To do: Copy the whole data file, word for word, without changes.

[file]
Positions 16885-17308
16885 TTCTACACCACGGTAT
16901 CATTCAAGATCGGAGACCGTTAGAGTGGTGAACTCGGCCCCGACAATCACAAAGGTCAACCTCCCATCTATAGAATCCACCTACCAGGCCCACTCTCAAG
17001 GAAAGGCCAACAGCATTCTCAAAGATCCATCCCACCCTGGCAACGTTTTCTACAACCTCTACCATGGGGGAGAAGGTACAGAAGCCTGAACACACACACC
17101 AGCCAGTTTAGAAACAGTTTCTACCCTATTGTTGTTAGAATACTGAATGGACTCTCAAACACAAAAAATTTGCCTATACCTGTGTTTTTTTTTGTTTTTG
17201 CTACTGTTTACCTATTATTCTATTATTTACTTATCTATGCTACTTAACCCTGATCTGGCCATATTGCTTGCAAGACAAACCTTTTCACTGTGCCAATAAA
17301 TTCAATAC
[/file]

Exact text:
Positions 16885-17308
16885 TTCTACACCACGGTAT
16901 CATTCAAGATCGGAGACCGTTAGAGTGGTGAACTCGGCCCCGACAATCACAAAGGTCAACCTCCCATCTATAGAATCCACCTACCAGGCCCACTCTCAAG
17001 GAAAGGCCAACAGCATTCTCAAAGATCCATCCCACCCTGGCAACGTTTTCTACAACCTCTACCATGGGGGAGAAGGTACAGAAGCCTGAACACACACACC
17101 AGCCAGTTTAGAAACAGTTTCTACCCTATTGTTGTTAGAATACTGAATGGACTCTCAAACACAAAAAATTTGCCTATACCTGTGTTTTTTTTTGTTTTTG
17201 CTACTGTTTACCTATTATTCTATTATTTACTTATCTATGCTACTTAACCCTGATCTGGCCATATTGCTTGCAAGACAAACCTTTTCACTGTGCCAATAAA
17301 TTCAATAC